Miller and co-producers David Rempel and Brad Jersak just didn't lay out a case for rethinking hell but forced viewers to face the conventional dogma of eternal damnation head on. We heard straight from the mouths of conservative pastors and evangelists (from the whole spectrum--right-wing wackos from the infamous Phelps church to hip but hyper-conservative Mark Driscoll to moderate-sounding theologian Kevin DeYoung), without interuption, where the notion of hell leads. They let the doctrine speak for itself, in other words. That's when the emotional disconnect between everlasting punishment for one half to 99.99 percent of the human race (depending on who was defending it) and an unconditionally loving God hit viewers like a ton of bricks, kiln-fired to 2000-degrees Farenheit. Huh?, was the unspoken response, just as Rob Bell had asked.
But Miller and company don't leave you there. Just when you were thinking, there must be a better way, through theologians, scholars, and studied authors,* they piled on the preponderance of evidence that hell is a modern misinterpretation of religious narratives anchored in an ancient history we know little about. Gehenna, erroneously translated as "hell" in the New Testament, is a metaphor for judgment in this life, God's justice is restorative, not retributive, the term "everlasting" is mistranslated, and much of the early church embraced the idea of universal reconciliation. The overall impression the film leaves is inspiring and redemptive. Cries of heresy by convervatives are misplaced as should be a sense of superiority by Universalists. So much of this stuff is a mystery. The question boils down to, what kind of God do we think we serve?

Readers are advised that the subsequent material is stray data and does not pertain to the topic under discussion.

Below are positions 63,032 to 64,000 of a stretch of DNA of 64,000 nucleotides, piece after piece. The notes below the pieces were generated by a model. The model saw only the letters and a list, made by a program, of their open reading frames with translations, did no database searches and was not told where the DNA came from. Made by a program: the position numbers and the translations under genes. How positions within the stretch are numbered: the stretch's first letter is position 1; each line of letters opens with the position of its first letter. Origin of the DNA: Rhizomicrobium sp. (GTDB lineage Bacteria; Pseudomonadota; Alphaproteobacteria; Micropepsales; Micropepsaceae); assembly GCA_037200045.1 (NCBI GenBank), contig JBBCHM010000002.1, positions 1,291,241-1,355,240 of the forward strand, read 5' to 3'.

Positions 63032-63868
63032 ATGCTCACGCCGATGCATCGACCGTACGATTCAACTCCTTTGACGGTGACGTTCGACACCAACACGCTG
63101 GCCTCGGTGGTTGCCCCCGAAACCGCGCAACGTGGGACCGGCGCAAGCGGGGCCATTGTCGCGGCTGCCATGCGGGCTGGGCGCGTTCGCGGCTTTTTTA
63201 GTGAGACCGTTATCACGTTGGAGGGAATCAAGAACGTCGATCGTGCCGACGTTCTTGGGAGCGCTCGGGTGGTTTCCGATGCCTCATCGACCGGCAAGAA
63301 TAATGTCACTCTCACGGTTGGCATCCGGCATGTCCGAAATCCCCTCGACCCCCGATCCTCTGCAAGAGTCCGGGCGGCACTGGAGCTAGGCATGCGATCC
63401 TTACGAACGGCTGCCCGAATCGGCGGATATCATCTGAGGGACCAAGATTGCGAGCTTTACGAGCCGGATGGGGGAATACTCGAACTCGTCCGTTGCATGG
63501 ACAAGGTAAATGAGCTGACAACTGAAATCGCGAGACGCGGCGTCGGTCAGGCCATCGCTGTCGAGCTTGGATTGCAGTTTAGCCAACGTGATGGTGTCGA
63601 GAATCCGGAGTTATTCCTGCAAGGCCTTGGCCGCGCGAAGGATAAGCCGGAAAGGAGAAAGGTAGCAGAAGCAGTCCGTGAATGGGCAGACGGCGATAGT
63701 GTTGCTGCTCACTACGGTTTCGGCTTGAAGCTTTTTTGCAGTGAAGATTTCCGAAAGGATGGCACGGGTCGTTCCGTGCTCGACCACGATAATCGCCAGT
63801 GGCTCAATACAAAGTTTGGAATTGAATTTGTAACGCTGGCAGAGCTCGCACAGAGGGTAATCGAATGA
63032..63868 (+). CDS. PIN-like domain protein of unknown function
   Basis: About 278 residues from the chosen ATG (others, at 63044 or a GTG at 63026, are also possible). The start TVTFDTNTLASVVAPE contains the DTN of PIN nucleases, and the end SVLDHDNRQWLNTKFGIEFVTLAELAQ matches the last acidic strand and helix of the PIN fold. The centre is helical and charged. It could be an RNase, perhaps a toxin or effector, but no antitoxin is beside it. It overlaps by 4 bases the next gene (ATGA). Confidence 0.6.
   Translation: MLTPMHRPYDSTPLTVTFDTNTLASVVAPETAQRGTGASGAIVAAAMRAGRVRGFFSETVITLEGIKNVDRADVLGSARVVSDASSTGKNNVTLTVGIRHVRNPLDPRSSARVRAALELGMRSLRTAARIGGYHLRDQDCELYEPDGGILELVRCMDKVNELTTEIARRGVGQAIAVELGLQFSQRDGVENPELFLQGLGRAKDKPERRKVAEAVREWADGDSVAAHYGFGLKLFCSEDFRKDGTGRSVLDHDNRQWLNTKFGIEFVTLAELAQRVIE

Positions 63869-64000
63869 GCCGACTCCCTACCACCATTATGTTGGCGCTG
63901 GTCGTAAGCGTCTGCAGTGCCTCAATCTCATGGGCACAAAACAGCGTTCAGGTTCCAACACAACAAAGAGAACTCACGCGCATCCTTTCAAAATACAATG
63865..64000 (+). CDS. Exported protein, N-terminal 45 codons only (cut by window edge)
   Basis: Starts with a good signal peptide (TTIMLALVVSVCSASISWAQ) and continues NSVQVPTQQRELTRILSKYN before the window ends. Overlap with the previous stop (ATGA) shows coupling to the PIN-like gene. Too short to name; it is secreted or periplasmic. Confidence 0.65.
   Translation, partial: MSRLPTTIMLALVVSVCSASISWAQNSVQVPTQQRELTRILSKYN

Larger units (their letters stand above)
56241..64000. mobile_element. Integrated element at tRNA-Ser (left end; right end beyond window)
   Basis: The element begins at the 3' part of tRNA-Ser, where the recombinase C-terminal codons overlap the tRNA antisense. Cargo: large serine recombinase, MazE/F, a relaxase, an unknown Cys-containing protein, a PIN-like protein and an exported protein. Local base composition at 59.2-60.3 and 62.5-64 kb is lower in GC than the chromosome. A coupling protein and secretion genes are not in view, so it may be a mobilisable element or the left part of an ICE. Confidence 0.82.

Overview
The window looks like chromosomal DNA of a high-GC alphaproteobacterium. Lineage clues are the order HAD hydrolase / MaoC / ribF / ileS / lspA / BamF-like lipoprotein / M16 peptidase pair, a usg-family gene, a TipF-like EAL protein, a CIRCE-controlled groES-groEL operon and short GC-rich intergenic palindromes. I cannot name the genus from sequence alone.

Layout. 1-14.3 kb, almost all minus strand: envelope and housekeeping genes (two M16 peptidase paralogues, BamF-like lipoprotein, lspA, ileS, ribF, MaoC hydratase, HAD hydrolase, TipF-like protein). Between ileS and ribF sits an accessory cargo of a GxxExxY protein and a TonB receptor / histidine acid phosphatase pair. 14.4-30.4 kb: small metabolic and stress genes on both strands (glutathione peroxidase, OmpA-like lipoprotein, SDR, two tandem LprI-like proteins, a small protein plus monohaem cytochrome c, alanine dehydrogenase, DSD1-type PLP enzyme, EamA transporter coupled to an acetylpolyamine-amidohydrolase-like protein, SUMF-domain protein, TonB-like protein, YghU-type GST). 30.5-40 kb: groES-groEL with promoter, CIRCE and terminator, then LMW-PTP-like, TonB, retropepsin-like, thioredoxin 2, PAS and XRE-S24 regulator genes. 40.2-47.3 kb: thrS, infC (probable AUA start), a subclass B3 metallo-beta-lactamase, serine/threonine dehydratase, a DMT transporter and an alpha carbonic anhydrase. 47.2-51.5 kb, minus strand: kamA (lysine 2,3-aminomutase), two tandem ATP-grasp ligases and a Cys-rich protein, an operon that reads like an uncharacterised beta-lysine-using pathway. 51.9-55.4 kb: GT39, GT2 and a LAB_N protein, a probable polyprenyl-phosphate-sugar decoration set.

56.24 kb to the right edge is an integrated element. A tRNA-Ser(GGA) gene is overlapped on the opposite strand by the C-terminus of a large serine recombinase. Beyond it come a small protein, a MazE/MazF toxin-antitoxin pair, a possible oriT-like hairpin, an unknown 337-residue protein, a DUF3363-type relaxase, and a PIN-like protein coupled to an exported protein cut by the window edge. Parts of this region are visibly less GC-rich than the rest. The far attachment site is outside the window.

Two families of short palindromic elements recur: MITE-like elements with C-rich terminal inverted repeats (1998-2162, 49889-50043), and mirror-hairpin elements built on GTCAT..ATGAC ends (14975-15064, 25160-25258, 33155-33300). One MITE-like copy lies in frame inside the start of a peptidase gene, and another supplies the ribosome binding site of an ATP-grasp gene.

Run, don't walk, to see this film. It's an important commentary on our religious divide. It fairly lays out a continuum of positions. It opens up a vision for the nonviolent paradigm Jesus espoused.
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Thursday, October 25, 2012
Hellbound? Lake of Fire Bound?
Michael Camp, author of Confessions of a Bible Thumper, has an entry on his Deep Thought Pub blog about an upcoming movie that has been made about the concept of hell. For COGers that would be the "Lake of Fire." The COG has loved to throw that phrase at anyone who disagrees with it, it's doctrines or it's ministers. Disagree with HWA and you are damned to the lake of fire for being in rebellion. Buy a hamburger on Saturday and you will fry in the lake. Keep Christmas or Easter and you will be assured to go there.
In Armstrongism the threat of damnation has always been a weapon. It holds great power over members who are live in constant fear of being separated from their God for even the slightest mistake. Parents have used this against their children when they do something really stupid. Flurry uses it against his present members if they dare have contact with lapsed family members who have left the Church. On and on it goes.
The concept of hell has always been used as weapon. The difference now, in the 21st century that it is also a marketing tool used to sell books, bibles and other things promoted to help save one's life.